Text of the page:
ATLANTA—Patients diagnosed with relapsed or treatment refractory chronic lymphocytic leukemia (CLL) who achieved confirmed undetectable minimal residual disease may avoid treatment with maintenance agents and still achieve disease-free status for at least a year, researchers reported.
“Minimal residual disease-guided ibrutinib-venetoclax for relapsed/refractory chronic lymphocytic leukemia is feasible with a 98% progression-free survival at one year after stopping therapy,” said Carsten Niemann, MD, PhD, clinical associate professor at Rigshospitalet, Copenhagen University Hospital, Copenhagen.
Among patients who were not able to attain a confirmed minimal residual disease in the VISION HO141 Trial, Niemann reported that the residual disease levels remained stable for these patients who were switched to ibrutinib maintenance therapy—and those levels remained stable for at least one year.
Niemann and colleagues also reported that when patients who were on placebo experienced a blip in residual disease levels in the blood, a re-institution of ibrutinib plus venetoclax therapy returned them to undetectable levels.
In the study, the researchers enrolled 225 patients, median age 68, who began therapy receiving two 28-day cycles of ibrutinib as a lead-in treatment at a dose of 420 mg a day. After that period, 216 of the patients began 13 addition cycles of the combination of ibrutinib and venetoclax at a maximum daily dose of 400 mg, titrated from 20 mg at baseline. Overall, 194 of the patients who were in the trial completed the planned treatment—about 86% of the total, Niemann reported.
After the last cycle, the researchers performed blood and bone marrow analyses to determine if they could find minimal residual disease. Niemann said 125 of those patients did not reach undetectable minimal residual disease and were continued on the study as a non-randomized group on ibrutinib maintenance therapy.
The 72 patients who did achieve undetectable minimal residual disease were then randomized to continue on ibrutinib maintenance therapy or observation. Minimal residual disease testing was performed every three months on the 24 patients on ibrutinib and the 48 patients who were assigned to observation. They were followed for 12 months, with the primary endpoint being the outcomes in the patients in the observation arm of the trial. If minimal residual disease appeared in those tests, ibrutinib was re-initiated. Minimal residual disease emergence in these tests was not considered disease progression under the trial protocols.
All of the patients assigned to ibrutinib maintenance achieved progression-free survival 12 months after randomization, or after 27 months on treatment; 98% of the patients in the observation arm also achieved progression-free survival. Overall, 47 of 48 patients assigned to observation achieved progression-free survival. One patient died during observation due to myelodysplastic syndrome. Seven patients in the observation arm developed minimal residual disease positivity, and six of those patients achieved de novo complete response within three cycles of re-initiation of ibrutinib. The seventh patient awaits evaluation, Niemann said.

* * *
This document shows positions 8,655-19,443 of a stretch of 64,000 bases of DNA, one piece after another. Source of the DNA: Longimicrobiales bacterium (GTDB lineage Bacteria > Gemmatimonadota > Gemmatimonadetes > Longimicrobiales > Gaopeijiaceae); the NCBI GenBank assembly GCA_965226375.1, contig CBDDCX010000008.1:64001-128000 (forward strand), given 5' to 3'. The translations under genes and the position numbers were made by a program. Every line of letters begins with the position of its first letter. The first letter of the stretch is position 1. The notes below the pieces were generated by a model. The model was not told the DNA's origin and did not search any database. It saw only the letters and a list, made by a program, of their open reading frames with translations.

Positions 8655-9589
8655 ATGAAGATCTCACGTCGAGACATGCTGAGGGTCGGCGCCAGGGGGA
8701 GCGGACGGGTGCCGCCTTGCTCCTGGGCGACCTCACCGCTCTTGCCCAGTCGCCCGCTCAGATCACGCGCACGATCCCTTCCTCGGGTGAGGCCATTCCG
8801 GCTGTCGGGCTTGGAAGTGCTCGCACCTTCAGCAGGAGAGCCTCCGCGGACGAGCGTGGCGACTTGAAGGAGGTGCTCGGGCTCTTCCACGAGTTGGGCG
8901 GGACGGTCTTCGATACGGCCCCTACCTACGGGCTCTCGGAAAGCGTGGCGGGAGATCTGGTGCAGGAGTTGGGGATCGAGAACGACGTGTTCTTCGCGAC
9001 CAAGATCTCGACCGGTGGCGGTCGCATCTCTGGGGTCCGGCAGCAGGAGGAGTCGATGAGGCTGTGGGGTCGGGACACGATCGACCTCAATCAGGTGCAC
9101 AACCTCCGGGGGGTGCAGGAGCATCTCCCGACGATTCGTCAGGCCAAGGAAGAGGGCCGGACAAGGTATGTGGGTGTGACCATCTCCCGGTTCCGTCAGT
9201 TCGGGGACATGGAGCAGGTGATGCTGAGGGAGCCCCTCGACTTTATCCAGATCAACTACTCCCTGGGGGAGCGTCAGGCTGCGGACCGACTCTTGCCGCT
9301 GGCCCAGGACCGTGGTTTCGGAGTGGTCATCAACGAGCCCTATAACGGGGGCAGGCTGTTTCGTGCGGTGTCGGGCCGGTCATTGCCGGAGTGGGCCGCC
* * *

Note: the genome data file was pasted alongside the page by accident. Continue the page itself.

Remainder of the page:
In commenting on the study, Shuo Ma, MD, PhD, of Northwestern University School of Medicine, Chicago, told BreakingMED, “The VISION trial involves patients who have relapsed while on treatment for CLL who subsequently achieved confirmed undetectable minimal residual disease status and are given the possibility of being taken off treatment.
“There are a lot of studies in using ibrutinib and venetoclax in the first-line treatment, but I believe this is the first study we have seen of the use of the drugs in the relapse setting,” Ma added.
“What we see here is that once a patient achieves remission—even in this second line setting—the results are similar whether the patient is on placebo or maintenance therapy,” she said.
Niemann said the aim of the research was to look for another option for patients with relapsed/refractory chronic lymphocytic leukemia. He suggested that targeted, time-limited treatment options are warranted. “Thus far, therapeutic options are based on a one-size-fits-all fixed treatment duration or treatment until progression independent of individualized responsiveness,” he said.
Post-treatment minimal residual disease predicts outcome for patients receiving venetoclax-based therapy. The study criteria for re-initiating therapy was based on a high reading of residual disease or 2 low level detections of residual disease at least one month apart.
The most frequent adverse event was infections with 68 grade 2 and 62 grade 3 or greater during the first 15 cycles. One fatal bleeding event was reported in addition to 32 grade 2-3 bleeding events during the first 15 cycles. Laboratory tumor lysis grades 2-3 was reported for 11 patients. No additional safety signals were observed.
In a randomized trial, patients with relapsed/refractory chronic lymphocytic leukemia (CLL) maintained disease-free status without medication after achieving undetectable minimal residual disease on ibrutinib-venetoclax therapy.
These results were reported at a medical meeting and should be considered with caution until published in a peer-review journal.
Edward Susman, Contributing Writer, BreakingMED™
Niemann disclosed research funding from AbbVie, Janssen, AstraZeneca, Novo Nordisk Foundation, Roche, CSL Behring, Genmab, Takeda, and Genentech, and consultant fees from Octapharma.
Ma disclosed research funding, honoraria, or speaker’s bureau fees from Loxo, AstraZeneca, Juno, Beigene, Janssen, TG Therapeutics, and Pharmacyclics.
Cat ID: 118
Topic ID: 78,118,730,118,119,332,466,935,192,925,331